If you ever wondered what sorts of things English-speakers are looking to buy in the Middle East, Russia or West Africa, look no further than Google, which has all of our data. That, at least, is what the cost guide website Fixr.com did, by examining the top Google autocomplete search terms for every country on the… »
Summer will soon be upon us, and with that season will come a question: Where is the nearest beach? »
Mapping apps have given us unprecedented access to the world around us, but even with all this technology at our disposal, remembering the name of that bar you went to last week can still be a struggle. Well, struggle no longer: We’ve pulled together a selection of the best apps and sites for keeping your favorite… »
The video games we play are made by people who live and work around the world. But how often do we think about that aspect of this most international of collaborative art forms? I made some maps. I thought it might help.
Maps are more than just instructions on how to get someplace, they're also historical snapshots of what was going on when they were drawn — and they're often very, very weird. »
The temperatures have been steadily rising here on the surface, but what about below ground? Temperatures are going up there as well, as you can see in this map of changes over the last several decades in ground conditions. And it has something troubling to tell us about our water. »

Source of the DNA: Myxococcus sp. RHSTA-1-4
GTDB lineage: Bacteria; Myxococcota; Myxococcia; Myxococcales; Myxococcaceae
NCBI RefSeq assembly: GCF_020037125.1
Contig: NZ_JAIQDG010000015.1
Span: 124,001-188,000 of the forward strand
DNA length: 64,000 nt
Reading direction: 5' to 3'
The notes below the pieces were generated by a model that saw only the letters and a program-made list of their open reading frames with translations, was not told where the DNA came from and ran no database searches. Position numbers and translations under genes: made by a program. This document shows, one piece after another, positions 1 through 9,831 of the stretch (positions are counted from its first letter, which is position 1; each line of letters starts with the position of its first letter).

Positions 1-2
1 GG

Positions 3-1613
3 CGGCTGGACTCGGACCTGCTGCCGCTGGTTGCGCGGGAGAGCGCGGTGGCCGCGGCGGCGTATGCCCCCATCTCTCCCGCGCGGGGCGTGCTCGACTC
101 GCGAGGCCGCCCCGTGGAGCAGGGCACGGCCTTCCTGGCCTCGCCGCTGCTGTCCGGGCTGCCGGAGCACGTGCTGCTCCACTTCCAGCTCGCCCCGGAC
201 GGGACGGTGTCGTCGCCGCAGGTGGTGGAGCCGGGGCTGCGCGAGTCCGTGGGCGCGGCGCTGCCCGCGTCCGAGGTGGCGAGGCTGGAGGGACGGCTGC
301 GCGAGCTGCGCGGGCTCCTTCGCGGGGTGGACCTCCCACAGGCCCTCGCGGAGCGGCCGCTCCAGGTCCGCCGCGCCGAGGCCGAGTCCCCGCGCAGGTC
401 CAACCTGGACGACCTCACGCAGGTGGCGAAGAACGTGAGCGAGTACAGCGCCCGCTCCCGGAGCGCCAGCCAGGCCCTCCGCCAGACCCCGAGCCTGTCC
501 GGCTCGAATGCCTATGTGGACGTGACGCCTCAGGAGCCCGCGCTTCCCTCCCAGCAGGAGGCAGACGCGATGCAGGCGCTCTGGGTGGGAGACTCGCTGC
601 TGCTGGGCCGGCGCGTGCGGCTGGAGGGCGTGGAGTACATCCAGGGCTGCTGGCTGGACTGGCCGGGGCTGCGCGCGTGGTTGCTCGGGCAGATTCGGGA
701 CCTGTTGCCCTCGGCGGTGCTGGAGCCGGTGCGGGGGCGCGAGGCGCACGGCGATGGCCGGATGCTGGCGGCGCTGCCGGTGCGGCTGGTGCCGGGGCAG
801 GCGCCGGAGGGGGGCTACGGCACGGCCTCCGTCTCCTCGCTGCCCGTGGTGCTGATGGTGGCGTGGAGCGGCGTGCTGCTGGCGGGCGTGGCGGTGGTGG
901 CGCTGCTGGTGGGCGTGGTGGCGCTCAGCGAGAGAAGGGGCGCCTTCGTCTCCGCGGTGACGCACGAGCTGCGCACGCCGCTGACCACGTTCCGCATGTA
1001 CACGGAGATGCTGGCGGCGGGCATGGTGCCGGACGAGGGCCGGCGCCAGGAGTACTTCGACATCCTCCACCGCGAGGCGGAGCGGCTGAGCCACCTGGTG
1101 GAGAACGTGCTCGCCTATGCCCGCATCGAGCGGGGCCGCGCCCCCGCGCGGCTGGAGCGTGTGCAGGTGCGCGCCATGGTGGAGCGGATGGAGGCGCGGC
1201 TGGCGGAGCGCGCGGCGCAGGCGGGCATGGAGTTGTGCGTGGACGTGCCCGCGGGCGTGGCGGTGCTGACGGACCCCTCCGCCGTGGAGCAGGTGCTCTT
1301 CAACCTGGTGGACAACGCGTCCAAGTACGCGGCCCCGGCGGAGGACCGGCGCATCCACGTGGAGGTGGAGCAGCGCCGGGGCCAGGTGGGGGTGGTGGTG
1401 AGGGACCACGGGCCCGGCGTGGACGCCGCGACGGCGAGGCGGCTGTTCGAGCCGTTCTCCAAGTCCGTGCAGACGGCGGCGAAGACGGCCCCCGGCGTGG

Playboy has a map that uses data from Reddit to showcase what the signature food item (or alcohol! or drugs!) from each state is. California gets In N Out burger, New York gets bagel love and Texas gets Tex-Mex. That mostly makes sense. But I'm not sure why Nevada gets cheeseburgers and why Colorado and Montana… »
NASA wants to visit Jupiter's moon Europa. Why's that exciting? In a word: Water. As this visualization shows, the icy moon may look tiny next to our own planet, but it's got 2- to 3-times as much H2O as we have here on Earth. That "little" moon is packing quite the store of water — and with it, scientists think, a… »
Income mobility—moving up from below-median income to median or above-median income—varies depending on where you live. A statistical study from the Equality of Opportunity Project reveals the areas with the greatest and least upward mobility. »
The Boy Scouts can teach you how to survive if you’re lost in the woods. But these days, it sometimes feels more likely that you’ll get lost in a big city, which can feel just as intimidating. Here’s how to get by when you need to hail a cab instead of start a fire.
Beneath the streets of London, an underground rail network once existed to shuttle mail around the city. Decommissioned in 2003, this 3D laser scan serves to save its existence for posterity. »
Well you gone and made a map, you deviant cartographer you, and now its out of date...what do you do? "What's does out of date mean?" you ask. "Is that like the before apple maps got updated?" »
There are fake towns, there are real towns, and then there is Agloe in upstate New York. The town was invented as a cartographical ruse in the 1930s, but it somehow ended up becoming real. Agloe’s story might be the strangest in the already strange history of copyright traps in maps. »
It's that time of year again: time to nod our heads at the fact that baseball fandom is largely geographic, unless you're a goddamned Yankees fan. »